The perils of remote working: the next normal in data protection
Andrew Chilvers, Data Protection Specialist, WIFI MAPS
When French President Emmanuel Macron recently declared a ceasefire among all global warring factions so governments could focus on the Corvid-19 pandemic, he had the blessing of most world leaders. Indeed, the once feared Islamic State even called a halt to its activities. In fact, the only faction not taking part in this global drive for collective security were the cyber criminals.
Indeed, hacking groups stepped up their activities causing havoc to companies and public sector organisations across the world. As the crisis intensified so too did the number of phishing and malware attacks against companies and individuals now forced to work remotely on often unsecure networks.
The National Fraud Intelligence Bureau (NFIB), an organisation backed by the City of London Police, reported cyber criminals sending fake NHS links for the public to donate money to fight the virus. Total losses as a result of such scams cost the British public £1.6 million by early April, with 50 reports received daily of phishing emails and malware attacks. There were even reports of people receiving emails claiming they’d been fined £250 for leaving their homes during the lockdown period.
Working from home
Without doubt the UK is now in the midst of the biggest remote working experiment in history. What was unthinkable only weeks ago, is now the next normal.
Until now mobile working was something talked about but not always granted by businesses. By adopting remote working patterns, managers and employees are now consciously moving away from the physical office, and it’s a trend that will continue into the future. A recent Gartner survey revealed a colossal 74% of CFOs expect to move a number of previously office-bound employees to remote working locations permanently post-COVID-19.
Over in the US a recent poll by threatpost.com, a cyber security website, highlighted the lack of preparation most American companies have made in their transition to remote working. As the UK usually mirrors the US in working practices, the threatpost.com poll also echoes similar attitudes of UK companies and employees. So, the results are worth a closer look.
According to the poll, an astonishing 40% of US companies reported increased cyberattacks since starting a remote working regime in March. Only 30% of companies said they felt prepared for remote working, while 23% said there had been an increase in phishing attacks and 10% reported that there had been an increase in coronavirus-themed scams. As with the UK, as many as 70% of respondents said they were new to remote working.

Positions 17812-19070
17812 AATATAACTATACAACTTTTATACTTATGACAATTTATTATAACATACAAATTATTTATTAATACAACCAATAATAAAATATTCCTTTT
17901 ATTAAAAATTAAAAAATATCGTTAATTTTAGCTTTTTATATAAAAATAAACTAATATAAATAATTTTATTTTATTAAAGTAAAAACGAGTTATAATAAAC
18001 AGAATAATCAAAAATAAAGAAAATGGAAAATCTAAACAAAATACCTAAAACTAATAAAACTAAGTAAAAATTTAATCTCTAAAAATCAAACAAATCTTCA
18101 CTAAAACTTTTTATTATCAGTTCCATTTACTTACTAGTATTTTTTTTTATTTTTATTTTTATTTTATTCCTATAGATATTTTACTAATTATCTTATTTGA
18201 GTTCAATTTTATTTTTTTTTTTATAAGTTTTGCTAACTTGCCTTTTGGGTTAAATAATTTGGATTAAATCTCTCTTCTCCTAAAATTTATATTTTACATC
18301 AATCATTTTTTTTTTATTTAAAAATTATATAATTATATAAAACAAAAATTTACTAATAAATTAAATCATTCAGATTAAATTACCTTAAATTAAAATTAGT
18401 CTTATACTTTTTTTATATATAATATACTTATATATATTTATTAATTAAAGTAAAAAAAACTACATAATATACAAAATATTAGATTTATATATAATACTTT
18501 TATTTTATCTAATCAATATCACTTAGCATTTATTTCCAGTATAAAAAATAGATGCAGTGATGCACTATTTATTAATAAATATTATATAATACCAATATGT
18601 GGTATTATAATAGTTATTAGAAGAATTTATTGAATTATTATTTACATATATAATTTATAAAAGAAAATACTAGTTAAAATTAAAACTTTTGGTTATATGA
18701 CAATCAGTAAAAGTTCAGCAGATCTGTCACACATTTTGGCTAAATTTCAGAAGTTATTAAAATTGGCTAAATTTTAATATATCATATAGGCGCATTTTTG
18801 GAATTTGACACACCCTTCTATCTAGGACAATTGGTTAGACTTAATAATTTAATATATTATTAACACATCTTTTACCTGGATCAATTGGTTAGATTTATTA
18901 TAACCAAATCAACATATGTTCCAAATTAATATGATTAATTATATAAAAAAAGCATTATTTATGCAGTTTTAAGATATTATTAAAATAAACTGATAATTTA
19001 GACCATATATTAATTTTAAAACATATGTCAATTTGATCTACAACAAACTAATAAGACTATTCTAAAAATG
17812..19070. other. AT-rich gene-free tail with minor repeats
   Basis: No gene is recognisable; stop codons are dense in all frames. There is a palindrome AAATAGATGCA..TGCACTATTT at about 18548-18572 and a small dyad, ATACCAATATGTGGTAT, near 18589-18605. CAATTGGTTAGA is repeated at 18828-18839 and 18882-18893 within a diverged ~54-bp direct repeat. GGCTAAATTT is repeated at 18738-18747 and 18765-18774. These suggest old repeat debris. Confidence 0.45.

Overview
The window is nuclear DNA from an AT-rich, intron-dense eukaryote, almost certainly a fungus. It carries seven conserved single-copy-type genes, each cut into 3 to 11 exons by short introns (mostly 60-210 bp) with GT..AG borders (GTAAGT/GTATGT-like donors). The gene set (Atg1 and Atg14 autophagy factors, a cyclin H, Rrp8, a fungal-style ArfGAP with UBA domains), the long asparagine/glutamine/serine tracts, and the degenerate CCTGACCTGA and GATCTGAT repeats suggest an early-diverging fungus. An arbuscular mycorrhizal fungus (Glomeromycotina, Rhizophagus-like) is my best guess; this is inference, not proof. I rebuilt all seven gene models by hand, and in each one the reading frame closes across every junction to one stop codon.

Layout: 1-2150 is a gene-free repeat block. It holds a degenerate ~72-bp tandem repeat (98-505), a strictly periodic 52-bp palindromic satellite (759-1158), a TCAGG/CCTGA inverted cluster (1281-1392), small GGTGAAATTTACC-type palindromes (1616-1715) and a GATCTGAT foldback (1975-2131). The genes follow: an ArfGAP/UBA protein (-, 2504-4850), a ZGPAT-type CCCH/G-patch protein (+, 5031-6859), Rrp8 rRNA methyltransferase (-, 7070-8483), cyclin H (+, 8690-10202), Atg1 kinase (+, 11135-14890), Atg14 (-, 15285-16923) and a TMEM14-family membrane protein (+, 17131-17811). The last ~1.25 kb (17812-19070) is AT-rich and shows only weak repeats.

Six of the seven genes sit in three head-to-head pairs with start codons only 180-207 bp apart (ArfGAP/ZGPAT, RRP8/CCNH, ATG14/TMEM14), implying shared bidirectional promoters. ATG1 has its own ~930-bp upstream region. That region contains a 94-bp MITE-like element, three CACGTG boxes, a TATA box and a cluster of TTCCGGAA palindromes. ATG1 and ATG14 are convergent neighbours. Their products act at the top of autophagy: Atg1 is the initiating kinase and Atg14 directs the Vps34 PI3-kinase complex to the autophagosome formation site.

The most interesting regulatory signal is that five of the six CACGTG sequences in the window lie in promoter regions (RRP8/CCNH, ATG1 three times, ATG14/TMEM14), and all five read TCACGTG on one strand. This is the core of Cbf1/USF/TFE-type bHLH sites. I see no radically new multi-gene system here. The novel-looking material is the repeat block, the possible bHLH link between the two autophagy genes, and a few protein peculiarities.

Unsurprisingly, end-user security was the top challenge cited by respondents with 43% claiming it was their biggest worry, while another 20% said storing sensitive data off-premise and transmitting it via the internet was their biggest nightmare. Elsewhere, 26% of respondents said they were nervous about home Wi-Fi, while network security and worries about personal devices were considered big concerns for another 19%. Finally, and rather ominously, only 37% said that employees use VPNs at home to access corporate resources.
Another interesting statistic resulting from new remote working practices was that Microsoft’s cloud services in the US reported a 775% increase in demand across cloud platforms.
One chief information security officer, who spoke on condition of anonymity, said that as a result of all these concerns and with the huge rise in remote working, the focus for all companies and public sector organisations now had to be on training employees at a new level of awareness and behaviour to ensure extra vigilance.
“User experience is crucial to building a security culture and, if it is poor, employees will quickly fail to implement any best practice handed down by IT security teams; that’s certainly my experience,” he said. “Above all, as remote working practices increase, the IT department, no matter how effective, is no longer the automatic gatekeeper of all security.
“This will inevitably create vulnerabilities that could seriously undermine a company’s ability to protect the data of its employees and its customers.”
For businesses it’s also worth remembering that complying with data protection laws is essential, even during the worst pandemic for 100 years.